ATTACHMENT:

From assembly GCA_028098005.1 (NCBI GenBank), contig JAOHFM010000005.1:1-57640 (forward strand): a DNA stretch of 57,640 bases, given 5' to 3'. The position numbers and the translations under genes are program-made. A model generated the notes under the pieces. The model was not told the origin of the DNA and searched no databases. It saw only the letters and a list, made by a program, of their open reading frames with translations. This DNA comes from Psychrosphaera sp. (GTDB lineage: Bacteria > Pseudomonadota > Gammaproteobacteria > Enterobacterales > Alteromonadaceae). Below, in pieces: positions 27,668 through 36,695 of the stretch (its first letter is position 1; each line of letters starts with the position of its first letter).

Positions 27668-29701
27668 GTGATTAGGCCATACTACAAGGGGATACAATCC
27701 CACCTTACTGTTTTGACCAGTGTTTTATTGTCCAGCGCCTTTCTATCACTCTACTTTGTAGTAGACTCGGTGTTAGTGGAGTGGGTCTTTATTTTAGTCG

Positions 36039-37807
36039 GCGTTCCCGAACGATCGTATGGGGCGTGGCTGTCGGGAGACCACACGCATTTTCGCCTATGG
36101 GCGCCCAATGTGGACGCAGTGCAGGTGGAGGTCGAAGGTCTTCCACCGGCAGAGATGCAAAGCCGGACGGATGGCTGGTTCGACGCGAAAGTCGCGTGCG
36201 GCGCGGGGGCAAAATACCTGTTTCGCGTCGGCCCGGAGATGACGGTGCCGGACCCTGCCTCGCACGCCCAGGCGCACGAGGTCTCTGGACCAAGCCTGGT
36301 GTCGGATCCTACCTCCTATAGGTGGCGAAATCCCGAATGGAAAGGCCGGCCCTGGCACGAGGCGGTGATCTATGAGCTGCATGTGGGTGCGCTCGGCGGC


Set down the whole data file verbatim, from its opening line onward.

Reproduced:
From assembly GCA_028098005.1 (NCBI GenBank), contig JAOHFM010000005.1:1-57640 (forward strand): a DNA stretch of 57,640 bases, given 5' to 3'. The position numbers and the translations under genes are program-made. A model generated the notes under the pieces. The model was not told the origin of the DNA and searched no databases. It saw only the letters and a list, made by a program, of their open reading frames with translations. This DNA comes from Psychrosphaera sp. (GTDB lineage: Bacteria > Pseudomonadota > Gammaproteobacteria > Enterobacterales > Alteromonadaceae). Below, in pieces: positions 27,668 through 36,695 of the stretch (its first letter is position 1; each line of letters starts with the position of its first letter).

Positions 27668-29701
27668 GTGATTAGGCCATACTACAAGGGGATACAATCC
27701 CACCTTACTGTTTTGACCAGTGTTTTATTGTCCAGCGCCTTTCTATCACTCTACTTTGTAGTAGACTCGGTGTTAGTGGAGTGGGTCTTTATTTTAGTCG

Positions 36039-37807
36039 GCGTTCCCGAACGATCGTATGGGGCGTGGCTGTCGGGAGACCACACGCATTTTCGCCTATGG
36101 GCGCCCAATGTGGACGCAGTGCAGGTGGAGGTCGAAGGTCTTCCACCGGCAGAGATGCAAAGCCGGACGGATGGCTGGTTCGACGCGAAAGTCGCGTGCG
36201 GCGCGGGGGCAAAATACCTGTTTCGCGTCGGCCCGGAGATGACGGTGCCGGACCCTGCCTCGCACGCCCAGGCGCACGAGGTCTCTGGACCAAGCCTGGT
36301 GTCGGATCCTACCTCCTATAGGTGGCGAAATCCCGAATGGAAAGGCCGGCCCTGGCACGAGGCGGTGATCTATGAGCTGCATGTGGGTGCGCTCGGCGGC